The Azerbaijan victory caught the attention of Turkey’s suppliers. Some companies and countries, including Canada, halted export of components used in the TB2. [Too little too late?]

Excerpt from James Marson and Brett Forrest, Armed Low-Cost Drones, Made by Turkey, Reshape Battlefields and Geopolitics, WSJ, June 4, 2021

Double-Tap Drone Strikes: attacking rescuers

A field investigation by the Bureau of Investigative Journalism in Pakistan’s tribal areas appears to confirm that the Central Intelligence Agency (CIA) last year briefly revived the controversial tactic of deliberately targeting rescuers at the scene of a previous drone strike. The tactic has previously been labelled a possible war crime by two UN investigators.  The Bureau’s new study focused mainly on strikes around a single village in North Waziristan – attacks that were aimed at one of al Qaeda’s few remaining senior figures, Yahya al-Libi. He was finally killed by a CIA drone strike on June 4 2012. The Bureau’s field researcher found five double-tap strikes took place in mid-2012, one of which also struck a mosque.

Congressional aides have previously been reported as describing to the Los Angeles Times reviewing a CIA video showing Yahya al-Libi alone being killed. But the Bureau’s field research appears to confirm what others reported at the time – that al-Libi’s death was part of a sequence of strikes on the same location that killed up to 16 people.  If correct, that would indicate that Congressional aides were not shown crucial additional video material.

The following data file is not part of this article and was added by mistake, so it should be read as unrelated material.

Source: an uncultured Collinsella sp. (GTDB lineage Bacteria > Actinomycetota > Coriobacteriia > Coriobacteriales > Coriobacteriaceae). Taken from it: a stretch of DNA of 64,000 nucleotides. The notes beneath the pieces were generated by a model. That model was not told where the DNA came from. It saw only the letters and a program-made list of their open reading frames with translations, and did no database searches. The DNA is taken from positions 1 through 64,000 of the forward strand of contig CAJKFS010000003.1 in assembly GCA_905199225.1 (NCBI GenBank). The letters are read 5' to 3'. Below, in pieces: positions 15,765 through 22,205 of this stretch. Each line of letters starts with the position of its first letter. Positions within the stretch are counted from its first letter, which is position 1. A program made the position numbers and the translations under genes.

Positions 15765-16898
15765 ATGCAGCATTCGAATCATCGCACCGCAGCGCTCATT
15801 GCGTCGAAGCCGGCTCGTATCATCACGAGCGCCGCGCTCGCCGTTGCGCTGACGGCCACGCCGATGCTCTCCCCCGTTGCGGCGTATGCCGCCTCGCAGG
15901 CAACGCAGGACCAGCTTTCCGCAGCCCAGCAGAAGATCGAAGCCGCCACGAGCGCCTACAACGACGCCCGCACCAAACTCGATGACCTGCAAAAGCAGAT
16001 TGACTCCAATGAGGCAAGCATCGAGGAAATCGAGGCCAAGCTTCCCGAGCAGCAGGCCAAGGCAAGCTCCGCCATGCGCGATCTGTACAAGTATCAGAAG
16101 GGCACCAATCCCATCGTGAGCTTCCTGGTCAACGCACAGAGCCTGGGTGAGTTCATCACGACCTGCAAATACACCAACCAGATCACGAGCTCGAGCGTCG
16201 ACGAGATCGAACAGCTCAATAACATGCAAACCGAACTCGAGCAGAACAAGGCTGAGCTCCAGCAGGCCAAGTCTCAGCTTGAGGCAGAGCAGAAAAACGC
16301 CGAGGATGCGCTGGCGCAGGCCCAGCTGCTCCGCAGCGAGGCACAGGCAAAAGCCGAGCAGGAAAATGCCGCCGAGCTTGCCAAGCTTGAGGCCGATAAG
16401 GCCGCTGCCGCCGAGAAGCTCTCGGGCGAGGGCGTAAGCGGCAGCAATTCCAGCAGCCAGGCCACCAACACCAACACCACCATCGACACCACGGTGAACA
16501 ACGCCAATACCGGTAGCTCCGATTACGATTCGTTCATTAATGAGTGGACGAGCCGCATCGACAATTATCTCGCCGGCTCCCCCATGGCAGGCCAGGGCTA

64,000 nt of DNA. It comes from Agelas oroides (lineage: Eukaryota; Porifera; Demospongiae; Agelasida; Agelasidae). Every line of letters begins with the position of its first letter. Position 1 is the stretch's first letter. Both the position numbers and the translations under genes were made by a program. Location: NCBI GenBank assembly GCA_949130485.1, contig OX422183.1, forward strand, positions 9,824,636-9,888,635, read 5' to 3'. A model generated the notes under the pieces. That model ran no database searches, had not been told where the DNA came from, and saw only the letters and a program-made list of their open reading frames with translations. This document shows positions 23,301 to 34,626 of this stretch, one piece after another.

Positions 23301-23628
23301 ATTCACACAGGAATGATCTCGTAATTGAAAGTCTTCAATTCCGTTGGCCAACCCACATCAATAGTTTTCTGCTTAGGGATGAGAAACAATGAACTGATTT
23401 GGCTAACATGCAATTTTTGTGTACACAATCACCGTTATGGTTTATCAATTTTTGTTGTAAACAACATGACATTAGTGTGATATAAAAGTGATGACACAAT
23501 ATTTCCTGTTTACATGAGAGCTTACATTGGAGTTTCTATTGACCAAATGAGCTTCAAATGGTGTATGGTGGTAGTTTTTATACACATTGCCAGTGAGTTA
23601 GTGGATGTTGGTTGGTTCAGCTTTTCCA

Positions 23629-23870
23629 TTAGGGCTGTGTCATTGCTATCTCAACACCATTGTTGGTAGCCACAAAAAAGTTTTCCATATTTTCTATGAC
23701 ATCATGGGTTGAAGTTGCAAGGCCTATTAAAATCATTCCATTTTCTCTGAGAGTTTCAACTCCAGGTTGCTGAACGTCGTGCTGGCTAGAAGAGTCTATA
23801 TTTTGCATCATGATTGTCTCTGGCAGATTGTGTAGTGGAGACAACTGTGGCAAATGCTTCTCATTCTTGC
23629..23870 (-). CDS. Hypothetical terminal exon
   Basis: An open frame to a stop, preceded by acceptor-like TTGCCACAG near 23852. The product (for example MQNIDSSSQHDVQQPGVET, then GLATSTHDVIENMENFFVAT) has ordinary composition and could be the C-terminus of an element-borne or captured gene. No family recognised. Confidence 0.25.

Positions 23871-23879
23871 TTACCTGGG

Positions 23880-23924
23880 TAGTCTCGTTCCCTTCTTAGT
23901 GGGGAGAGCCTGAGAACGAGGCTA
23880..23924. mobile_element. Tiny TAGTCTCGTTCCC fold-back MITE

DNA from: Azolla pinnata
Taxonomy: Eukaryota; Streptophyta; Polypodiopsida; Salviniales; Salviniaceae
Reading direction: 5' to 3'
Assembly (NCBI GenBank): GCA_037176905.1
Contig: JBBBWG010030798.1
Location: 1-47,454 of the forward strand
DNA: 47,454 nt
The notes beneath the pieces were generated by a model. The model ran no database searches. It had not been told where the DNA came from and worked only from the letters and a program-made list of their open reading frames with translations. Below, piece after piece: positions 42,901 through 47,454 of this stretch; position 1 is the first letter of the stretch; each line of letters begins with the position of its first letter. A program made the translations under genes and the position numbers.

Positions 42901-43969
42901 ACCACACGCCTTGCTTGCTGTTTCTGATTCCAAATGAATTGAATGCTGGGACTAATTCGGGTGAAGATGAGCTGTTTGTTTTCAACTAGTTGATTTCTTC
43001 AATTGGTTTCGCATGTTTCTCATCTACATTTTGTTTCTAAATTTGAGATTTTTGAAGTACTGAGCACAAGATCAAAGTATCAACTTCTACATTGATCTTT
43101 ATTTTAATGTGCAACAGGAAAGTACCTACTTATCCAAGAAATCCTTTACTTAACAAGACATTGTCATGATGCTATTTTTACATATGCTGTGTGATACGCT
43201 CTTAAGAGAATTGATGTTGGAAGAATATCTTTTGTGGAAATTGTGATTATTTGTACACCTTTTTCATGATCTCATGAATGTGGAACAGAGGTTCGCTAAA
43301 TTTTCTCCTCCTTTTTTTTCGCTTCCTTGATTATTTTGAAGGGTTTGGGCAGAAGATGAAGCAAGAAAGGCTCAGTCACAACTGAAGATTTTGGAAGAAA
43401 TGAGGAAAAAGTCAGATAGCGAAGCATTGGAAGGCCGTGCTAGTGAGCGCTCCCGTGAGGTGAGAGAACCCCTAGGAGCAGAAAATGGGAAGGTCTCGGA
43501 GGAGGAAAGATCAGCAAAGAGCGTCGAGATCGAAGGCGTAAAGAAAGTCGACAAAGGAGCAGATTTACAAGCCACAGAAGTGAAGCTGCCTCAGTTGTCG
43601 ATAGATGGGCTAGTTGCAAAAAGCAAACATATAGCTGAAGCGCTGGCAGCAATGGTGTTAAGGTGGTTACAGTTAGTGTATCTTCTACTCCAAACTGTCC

The CIA has robustly rejected the charge. Spokesman Edward Price told the Bureau: ‘The CIA takes its commitment to Congressional oversight with the utmost seriousness. The Agency provides accurate and timely information consistent with our obligation to the oversight Committees. Any accusation alleging otherwise is baseless.’

The Bureau first broke the story of the CIA’s deliberate targeting of rescuers in a February 2012 investigation for the Sunday Times. It found evidence of 11 attacks on rescuers – so-called ‘double-tap’ strikes – in Pakistan’s tribal areas between 2009 and 2011, along with a drone strike deliberately targeting a funeral, causing mass casualties.  Reports of these controversial tactics ended by July 2011. But credible news reports emerged a year later indicating that double-tap strikes had been revived.  International media including the BBC, CNN and news agency AFP variously reported that rescuers had been targeted on five occasions between May 24 and July 23 2012, with a mosque and prayers for the dead also reportedly bombed.